Geoffroy's wines disappeared from the market a few years later and it was a delight when a good, local importer started working with them.  

For the past few years we have had access to the Geoffroy family's wines.

I've seen family members (as noted above with the photo of Nathalie Geoffroy) at a wine fair in Europe every year and the wines are always well-made and typical of Chablis.  they're not terribly well-known here in the U.S. as they don't advertise with wine publications and they don't come visit the market to publicize their wines.

Their only advertising is word-of-mouth and we've seen this at work.  Customers buy a bottle for a dinner and then friends come in to buy a second bottle, having liked the one they were served.  They seem to be especially happy with the quality/price ratio.  $19.99 for a bottle of good Chablis.

 

The domaine now covers approximately 50 hectares and they produce about ten different bottlings annually.

We currently have their basic Chablis in the shop.

It comes from typical Kimmeridgian limestone soils and it's a crisp, dry, fresh, youthful white wine.

You won't find any evidence of the wine having been in an oak barrel as Geoffroy believes basic Chablis should be all about the grape and the vineyard, highlighting the mildly minerally notes which are typical.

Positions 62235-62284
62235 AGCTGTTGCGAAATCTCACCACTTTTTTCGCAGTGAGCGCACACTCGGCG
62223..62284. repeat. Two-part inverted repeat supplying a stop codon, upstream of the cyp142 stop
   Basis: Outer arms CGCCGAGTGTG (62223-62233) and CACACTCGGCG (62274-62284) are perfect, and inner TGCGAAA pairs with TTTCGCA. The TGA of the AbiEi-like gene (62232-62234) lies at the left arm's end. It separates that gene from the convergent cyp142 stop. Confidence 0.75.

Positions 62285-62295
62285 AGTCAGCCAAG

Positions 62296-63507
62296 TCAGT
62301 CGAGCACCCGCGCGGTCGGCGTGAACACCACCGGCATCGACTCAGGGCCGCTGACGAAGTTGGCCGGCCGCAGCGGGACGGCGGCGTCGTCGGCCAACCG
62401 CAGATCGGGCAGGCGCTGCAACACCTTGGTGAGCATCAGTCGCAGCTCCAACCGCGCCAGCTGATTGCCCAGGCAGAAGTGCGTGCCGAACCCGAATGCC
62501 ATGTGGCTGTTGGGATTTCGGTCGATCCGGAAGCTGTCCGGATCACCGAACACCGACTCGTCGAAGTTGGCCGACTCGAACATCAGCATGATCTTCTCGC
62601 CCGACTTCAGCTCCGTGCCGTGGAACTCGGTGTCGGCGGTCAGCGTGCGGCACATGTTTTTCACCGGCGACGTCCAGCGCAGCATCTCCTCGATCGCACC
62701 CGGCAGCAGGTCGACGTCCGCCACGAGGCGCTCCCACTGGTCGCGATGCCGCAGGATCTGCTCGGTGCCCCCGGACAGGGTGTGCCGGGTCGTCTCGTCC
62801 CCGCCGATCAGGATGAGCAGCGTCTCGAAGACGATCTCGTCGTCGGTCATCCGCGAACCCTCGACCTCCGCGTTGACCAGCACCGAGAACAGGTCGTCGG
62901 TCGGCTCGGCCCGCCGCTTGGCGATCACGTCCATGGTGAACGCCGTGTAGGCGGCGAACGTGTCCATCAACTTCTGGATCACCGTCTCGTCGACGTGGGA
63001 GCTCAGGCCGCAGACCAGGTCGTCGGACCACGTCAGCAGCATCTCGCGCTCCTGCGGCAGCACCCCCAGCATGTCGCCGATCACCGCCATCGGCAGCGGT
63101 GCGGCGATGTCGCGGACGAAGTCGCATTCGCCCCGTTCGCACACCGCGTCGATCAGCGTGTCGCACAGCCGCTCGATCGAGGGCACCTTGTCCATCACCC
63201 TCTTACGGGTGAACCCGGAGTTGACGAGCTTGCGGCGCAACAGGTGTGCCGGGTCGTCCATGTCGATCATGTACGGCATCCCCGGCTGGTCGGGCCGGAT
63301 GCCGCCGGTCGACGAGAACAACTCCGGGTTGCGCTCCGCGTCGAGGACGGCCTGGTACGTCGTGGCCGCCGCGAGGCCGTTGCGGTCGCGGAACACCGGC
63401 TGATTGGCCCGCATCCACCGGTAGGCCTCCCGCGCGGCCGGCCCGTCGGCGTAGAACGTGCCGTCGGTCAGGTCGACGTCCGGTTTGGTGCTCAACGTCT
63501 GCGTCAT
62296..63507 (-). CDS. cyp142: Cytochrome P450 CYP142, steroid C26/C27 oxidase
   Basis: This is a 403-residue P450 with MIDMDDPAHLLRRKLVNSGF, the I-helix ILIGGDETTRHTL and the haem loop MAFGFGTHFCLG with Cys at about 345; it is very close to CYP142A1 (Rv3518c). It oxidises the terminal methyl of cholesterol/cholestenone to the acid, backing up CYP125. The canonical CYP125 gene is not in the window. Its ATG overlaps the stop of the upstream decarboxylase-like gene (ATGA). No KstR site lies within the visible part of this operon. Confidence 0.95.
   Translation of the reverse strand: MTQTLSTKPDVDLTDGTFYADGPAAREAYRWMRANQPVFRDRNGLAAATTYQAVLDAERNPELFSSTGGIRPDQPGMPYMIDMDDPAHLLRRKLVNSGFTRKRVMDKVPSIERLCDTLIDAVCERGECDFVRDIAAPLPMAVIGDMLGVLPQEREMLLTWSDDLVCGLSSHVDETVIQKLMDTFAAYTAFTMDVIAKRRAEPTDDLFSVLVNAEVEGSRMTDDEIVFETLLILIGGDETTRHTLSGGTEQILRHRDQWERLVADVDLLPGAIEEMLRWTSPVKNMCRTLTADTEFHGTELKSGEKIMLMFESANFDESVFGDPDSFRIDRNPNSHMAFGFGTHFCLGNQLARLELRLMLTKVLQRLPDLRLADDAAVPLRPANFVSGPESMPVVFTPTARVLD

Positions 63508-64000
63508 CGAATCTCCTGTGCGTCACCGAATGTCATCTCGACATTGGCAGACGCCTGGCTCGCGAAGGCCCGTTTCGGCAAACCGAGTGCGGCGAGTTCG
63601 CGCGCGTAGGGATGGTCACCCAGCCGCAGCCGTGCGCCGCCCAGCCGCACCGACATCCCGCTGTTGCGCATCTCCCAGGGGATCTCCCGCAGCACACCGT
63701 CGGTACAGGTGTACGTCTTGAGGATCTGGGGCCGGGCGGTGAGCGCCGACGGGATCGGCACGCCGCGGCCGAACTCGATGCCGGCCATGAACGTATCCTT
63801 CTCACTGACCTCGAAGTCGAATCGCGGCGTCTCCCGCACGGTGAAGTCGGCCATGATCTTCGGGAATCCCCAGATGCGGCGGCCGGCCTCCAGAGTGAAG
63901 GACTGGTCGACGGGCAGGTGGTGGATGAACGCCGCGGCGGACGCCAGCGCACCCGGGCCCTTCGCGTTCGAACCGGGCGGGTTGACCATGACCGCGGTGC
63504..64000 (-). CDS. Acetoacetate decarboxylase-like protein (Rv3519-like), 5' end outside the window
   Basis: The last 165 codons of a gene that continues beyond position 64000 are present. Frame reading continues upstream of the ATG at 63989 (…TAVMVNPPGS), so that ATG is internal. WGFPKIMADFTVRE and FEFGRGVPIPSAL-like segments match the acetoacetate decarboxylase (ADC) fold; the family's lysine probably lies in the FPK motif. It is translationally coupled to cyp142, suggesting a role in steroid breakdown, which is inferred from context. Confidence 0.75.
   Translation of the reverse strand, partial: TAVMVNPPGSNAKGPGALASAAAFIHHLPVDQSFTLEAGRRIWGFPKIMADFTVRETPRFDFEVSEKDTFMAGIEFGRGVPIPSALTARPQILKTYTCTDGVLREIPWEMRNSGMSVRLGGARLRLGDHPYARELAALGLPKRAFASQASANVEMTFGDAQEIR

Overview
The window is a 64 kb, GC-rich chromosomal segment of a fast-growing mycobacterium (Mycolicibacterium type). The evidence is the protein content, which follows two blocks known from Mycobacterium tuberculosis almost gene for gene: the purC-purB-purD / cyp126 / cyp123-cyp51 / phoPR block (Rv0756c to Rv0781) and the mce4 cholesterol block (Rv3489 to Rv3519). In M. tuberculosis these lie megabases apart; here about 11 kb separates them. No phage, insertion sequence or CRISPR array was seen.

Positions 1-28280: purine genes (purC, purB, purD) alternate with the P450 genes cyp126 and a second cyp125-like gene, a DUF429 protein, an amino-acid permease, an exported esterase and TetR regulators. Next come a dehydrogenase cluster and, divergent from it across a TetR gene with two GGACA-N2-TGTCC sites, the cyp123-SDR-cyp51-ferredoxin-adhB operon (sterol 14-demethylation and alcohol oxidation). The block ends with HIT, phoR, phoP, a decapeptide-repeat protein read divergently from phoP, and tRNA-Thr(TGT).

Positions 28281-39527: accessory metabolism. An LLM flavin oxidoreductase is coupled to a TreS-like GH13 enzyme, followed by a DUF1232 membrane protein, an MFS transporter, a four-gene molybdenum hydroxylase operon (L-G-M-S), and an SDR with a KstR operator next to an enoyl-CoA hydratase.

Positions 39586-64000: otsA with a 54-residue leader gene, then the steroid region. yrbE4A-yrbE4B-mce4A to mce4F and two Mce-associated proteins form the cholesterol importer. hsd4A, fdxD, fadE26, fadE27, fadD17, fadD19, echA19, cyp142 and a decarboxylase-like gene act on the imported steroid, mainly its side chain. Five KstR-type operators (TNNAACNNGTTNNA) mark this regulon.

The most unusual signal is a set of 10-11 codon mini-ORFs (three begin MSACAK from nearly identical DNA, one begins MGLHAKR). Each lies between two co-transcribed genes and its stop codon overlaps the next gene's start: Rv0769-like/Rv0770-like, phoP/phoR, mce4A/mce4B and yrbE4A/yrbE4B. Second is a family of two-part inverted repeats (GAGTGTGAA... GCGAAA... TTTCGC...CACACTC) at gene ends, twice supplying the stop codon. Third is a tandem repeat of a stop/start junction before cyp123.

We currently have his 2016 in the shop.  
The winery is a bit of a tourist destination, as Geoffroy has a huge collection of corkscrews.  It's said to be the second largest such collection in Europe.
And yet the 2016 Chablis is in a screw-capped bottle!
No corkscrew needed.

 

Currently in stock:  ALAIN GEOFFROY 2016 CHABLIS  $19.99

 

 

 

 


 
 
 




FÈVRE-FÈVRE

 
 


If you have any experience with wines from the Chablis region in the northern reaches of Burgundy, you probably know the name of the Fèvre family.

They can trace their family tree back to the 1700s, well before the days of George Washington and Thomas Jefferson.

The famous William Fèvre was born in 1929 and established the Domaine de la Maladière winery in 1959.  That winery was purchased in 1998 by the Champagne house of Henriot, who also owned the Bouchard Pères et Fils.

The William Fèvre winery is not related to the Fèvre-Fèvre cellar as an economic entity, though Gilles Fèvre is a distant cousin to William.

It's a complicated family tree, but it seems anyone named Fèvre in Chablis is somehow related.

Gilles studied winemaking at the university in Dijon and not only did he obtain an education there, he also married a fellow student, Nathalie.

Their daughter Julie has also graduated from the same school as her parents and she's now involved in this little winemaking enterprise, hence the name Fèvre-Fèvre.

The grapes from this domaine had been sold to the famous "La Chablisienne" co-op winery.  Gilles grandfather and his dad had both held the job of President at the co-op.  Grandpa was a founding member of the co-op.

If my calculations are correct, they cultivate about 48 hectares of vineyards and Gilles is out looking after these various parcels of vines.